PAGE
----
How is the recruitment of physicians going, and what’s driving it?
I’ve been an endocrinologist for about 50 years, and economically, endocrinologists have always been at the bottom of the barrel of providers of specialty care. And the reason is that we don't have a procedure. Senseonics is now offering endocrinologists the opportunity to do a procedure. And there are a fair number of endocrinologists who are interested in learning how to do the procedure, learning how to fit it into their practice, and realizing that there’s reimbursement for it both from Medicare and from private insurers.
Of course, not everybody is going to want to learn something new, but the younger providers certainly are excited. That’s why reaching physicians during fellowships is important — the fellowship training programs that all other medical device and pharmaceutical companies do.
There are some who don’t want to learn it, but they will refer patients to other providers who know how to do the procedure. Along with endocrinologists, we’re training dermatologists, surgeons, physicians, nurse practitioners and a number of other physician categories to do the insertion and get certified.
Is Senseonics developing its CGMs to work as part of an automated insulin delivery system with insulin pumps?
We’ve already had conversations with insulin pump companies to be able to offer that, [and] we are finishing up some studies that we’ll need to do for the FDA. We are planning that sometime next year we will, hopefully, be getting approval. Most likely later next year.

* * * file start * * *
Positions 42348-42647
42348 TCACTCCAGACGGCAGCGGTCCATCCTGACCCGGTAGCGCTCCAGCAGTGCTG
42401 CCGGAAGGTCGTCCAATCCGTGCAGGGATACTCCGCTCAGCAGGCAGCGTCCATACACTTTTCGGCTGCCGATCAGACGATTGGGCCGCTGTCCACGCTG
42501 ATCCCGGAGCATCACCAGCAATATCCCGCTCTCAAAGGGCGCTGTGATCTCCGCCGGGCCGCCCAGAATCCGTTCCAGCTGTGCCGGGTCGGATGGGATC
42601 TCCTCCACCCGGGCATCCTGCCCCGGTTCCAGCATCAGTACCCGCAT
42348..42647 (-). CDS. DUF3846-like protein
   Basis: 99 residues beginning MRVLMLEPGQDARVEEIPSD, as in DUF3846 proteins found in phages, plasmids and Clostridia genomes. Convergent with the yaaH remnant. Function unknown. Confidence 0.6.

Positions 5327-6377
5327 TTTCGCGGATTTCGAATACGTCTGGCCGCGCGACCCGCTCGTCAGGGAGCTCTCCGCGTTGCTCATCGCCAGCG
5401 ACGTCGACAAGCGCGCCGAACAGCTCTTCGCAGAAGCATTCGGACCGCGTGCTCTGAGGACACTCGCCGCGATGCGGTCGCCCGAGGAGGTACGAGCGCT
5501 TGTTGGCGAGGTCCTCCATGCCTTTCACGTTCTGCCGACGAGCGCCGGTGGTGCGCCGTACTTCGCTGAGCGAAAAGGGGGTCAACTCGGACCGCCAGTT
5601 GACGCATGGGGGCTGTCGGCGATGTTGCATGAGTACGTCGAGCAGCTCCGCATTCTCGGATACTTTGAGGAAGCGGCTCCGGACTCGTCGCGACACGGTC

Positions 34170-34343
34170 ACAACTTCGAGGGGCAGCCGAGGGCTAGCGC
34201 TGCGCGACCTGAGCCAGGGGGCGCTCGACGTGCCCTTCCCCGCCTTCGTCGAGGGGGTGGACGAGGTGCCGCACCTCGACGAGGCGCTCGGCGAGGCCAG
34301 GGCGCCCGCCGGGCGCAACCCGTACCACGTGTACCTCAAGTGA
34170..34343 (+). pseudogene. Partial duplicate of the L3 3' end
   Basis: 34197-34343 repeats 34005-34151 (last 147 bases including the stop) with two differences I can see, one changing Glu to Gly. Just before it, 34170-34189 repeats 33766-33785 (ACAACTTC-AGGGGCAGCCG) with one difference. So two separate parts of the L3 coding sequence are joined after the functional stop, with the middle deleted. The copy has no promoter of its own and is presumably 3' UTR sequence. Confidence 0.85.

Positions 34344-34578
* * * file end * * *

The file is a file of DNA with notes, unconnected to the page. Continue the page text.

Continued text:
Which pump companies have you spoken to?
We’ve met with everyone. I think all of them are exploring how these devices and the algorithm all fit together. There’s obviously a big push for interoperability, and we want to be part of that as well. We just need to gather the data, present it to the FDA and get through the whole process.
You have an even more ambitious product in the wings — a 365-day CGM. How is that going?
We do have sensors that clearly survive on the platform we have now, but it’s not to the number of sensors that we like to see. So, we’re developing a new platform. What this will enable is multiple sensing areas on the same small sensor, a change in chemistry and some changes in the algorithms.
We are looking to file the investigational device exemption application with the FDA this year and get the study started as soon as we can. It’s a significant change that will allow the sensor not only longevity, but we do believe we can get to a calibration once a week, which I think will be a game-changer. At that point, we really do believe we will expand our market considerably.
Diabetes technology companies, particularly Dexcom, have been touting the Type 2 opportunity. Is Senseonics planning to also expand to patients with Type 2 diabetes?
All of our accuracy clinical trials are for both the Type 1 and Type 2 populations. We do think that the longer life of our sensors presents a real future in the Type 2 population. We know that there are many patients with Type 2 diabetes that use our products now. We believe that we have a product that will be significantly important for patients with Type 2 diabetes who want that data for their healthcare providers to see what is happening with their patients.